Northern Ireland

Derry City Council pay-out in land dispute

Derry City Council logo
Image caption Derry City Council said any trespass was limited

Derry City Council has agreed to make a five-figure payment to a businessman over the alleged illegal dumping of waste on his land.

However, a judge refused to order the removal of up to 3,000 tons from Bernard McFadden's property due to the heavy costs involved.

It is beside a former landfill site at Culmore.

Mr McFadden brought a case claiming unlicensed dumping on an area of nearly 700 sq metres adjacent to his land.

The alleged encroachment was discovered in 2004 and had been going on for years, the court heard.

It was said to involve a wall being built beyond the permitted landfill site on the banks of Lough Foyle.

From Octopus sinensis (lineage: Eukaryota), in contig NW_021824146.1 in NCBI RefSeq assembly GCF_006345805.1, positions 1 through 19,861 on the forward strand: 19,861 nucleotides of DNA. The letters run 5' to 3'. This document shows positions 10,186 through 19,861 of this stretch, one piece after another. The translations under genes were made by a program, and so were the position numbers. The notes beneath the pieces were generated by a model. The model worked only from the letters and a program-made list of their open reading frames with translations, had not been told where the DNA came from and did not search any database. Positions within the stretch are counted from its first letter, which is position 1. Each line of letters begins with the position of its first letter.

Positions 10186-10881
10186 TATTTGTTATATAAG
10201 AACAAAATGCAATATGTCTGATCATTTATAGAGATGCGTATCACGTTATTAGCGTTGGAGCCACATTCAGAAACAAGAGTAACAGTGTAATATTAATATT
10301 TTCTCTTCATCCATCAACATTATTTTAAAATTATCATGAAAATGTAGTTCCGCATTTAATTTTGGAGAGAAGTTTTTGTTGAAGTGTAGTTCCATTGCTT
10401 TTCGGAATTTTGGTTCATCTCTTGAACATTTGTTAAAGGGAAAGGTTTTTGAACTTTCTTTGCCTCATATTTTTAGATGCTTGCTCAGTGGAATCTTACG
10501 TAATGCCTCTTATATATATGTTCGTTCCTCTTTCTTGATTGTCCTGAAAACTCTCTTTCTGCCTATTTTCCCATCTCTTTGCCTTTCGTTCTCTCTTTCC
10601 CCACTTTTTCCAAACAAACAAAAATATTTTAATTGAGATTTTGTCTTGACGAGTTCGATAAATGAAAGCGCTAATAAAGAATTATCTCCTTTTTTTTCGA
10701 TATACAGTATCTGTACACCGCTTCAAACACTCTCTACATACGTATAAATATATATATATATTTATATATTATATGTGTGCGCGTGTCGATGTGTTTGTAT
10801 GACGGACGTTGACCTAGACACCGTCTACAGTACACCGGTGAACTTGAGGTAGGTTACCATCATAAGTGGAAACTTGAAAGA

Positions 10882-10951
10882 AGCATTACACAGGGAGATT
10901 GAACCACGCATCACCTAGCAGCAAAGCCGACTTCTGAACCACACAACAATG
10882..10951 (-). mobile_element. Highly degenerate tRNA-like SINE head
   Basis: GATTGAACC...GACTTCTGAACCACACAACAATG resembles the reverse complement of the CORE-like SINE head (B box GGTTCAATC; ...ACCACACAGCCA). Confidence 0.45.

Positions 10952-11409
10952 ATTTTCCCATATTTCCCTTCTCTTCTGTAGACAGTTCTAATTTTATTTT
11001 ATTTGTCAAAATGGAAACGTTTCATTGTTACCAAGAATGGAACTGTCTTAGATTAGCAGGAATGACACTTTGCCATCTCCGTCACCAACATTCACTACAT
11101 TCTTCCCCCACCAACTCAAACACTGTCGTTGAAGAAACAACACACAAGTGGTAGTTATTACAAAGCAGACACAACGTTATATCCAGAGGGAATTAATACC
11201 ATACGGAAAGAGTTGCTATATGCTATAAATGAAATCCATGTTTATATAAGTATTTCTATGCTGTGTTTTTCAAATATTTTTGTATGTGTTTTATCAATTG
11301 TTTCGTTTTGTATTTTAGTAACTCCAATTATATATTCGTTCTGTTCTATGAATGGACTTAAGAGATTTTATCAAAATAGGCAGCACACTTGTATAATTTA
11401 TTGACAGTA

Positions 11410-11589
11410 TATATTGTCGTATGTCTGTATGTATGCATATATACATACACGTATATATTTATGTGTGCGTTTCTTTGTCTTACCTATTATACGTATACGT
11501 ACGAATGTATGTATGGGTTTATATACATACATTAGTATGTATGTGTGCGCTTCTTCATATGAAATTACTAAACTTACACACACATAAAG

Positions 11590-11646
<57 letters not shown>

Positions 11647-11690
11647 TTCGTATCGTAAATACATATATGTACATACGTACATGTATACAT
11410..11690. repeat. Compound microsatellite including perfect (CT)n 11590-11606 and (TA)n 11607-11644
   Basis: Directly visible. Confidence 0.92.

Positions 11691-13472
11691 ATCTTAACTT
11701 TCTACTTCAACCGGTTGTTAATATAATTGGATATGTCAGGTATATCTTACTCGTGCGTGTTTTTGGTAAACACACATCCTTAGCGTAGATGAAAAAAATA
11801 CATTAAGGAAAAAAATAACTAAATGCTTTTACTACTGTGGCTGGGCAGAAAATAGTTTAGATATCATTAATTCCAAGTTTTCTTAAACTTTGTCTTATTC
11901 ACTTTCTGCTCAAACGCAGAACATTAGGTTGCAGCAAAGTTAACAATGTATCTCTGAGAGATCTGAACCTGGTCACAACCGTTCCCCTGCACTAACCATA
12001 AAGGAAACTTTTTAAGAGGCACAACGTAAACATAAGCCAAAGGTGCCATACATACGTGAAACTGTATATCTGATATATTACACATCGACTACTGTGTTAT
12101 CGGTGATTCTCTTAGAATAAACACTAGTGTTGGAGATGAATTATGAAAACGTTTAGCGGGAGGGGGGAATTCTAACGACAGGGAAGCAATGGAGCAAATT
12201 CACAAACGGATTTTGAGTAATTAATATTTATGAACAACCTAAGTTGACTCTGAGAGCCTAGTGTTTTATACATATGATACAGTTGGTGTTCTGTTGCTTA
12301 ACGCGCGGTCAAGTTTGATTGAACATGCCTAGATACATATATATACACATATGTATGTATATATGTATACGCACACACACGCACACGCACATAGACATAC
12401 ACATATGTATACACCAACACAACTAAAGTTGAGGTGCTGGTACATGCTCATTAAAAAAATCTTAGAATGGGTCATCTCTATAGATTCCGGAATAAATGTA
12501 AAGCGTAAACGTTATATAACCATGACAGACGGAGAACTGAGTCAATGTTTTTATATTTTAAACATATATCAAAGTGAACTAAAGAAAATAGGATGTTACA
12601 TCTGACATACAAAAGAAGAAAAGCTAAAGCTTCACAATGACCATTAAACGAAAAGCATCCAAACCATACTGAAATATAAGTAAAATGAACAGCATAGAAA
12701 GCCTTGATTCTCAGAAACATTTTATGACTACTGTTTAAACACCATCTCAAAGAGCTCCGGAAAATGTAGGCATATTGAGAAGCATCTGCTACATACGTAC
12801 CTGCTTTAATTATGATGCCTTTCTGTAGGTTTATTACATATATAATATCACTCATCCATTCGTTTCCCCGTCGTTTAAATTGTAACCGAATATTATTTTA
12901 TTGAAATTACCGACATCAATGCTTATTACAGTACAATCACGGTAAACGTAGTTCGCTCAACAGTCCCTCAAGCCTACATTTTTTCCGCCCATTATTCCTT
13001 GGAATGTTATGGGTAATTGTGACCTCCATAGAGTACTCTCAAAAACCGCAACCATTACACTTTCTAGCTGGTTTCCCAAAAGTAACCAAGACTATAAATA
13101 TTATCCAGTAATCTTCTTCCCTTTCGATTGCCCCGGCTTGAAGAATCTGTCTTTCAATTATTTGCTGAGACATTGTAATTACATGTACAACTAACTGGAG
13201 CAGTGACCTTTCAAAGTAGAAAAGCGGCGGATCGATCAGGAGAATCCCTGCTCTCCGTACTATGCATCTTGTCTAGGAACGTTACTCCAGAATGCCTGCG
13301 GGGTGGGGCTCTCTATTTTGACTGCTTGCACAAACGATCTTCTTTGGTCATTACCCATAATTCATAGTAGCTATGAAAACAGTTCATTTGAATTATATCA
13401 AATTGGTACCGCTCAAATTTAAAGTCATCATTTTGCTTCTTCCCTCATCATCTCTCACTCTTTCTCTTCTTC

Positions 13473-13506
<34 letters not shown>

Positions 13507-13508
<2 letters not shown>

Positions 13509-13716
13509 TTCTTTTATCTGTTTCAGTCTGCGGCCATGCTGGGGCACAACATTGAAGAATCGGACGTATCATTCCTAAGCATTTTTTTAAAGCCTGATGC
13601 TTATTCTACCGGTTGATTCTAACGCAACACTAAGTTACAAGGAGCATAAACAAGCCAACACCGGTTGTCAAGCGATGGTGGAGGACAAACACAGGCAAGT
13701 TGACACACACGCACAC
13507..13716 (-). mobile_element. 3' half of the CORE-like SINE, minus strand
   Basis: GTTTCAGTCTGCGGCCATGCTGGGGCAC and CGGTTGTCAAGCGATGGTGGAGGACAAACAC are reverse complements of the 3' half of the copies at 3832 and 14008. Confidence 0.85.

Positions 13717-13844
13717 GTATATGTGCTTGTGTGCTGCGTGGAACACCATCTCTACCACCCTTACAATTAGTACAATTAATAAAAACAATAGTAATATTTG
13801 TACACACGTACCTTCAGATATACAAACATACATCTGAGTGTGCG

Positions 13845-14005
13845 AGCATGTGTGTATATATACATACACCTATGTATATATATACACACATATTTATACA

Mr McFadden's lawyer, Kevin Downey, told the hearing that waste lay outside the area for which the Northern Ireland Environment Agency licensed the council to dump.

He claimed it constituted a "breach of the licence and is a potential criminal offence".

However, Brett Lockhart QC, for Derry City Council said that any trespass was limited.

"The vast majority of material on this land is not material from the council landfill site," he added.

Following further legal negotiations, Mr Justice Deeny was informed that the case had been resolved.

The 693 sq metres at the centre of the dispute are to be purchased for a nominal sum of £1.

The council is to pay Mr McFadden's legal costs.

He is also to receive an indemnity over any leachate which escapes from the land into Lough Foyle.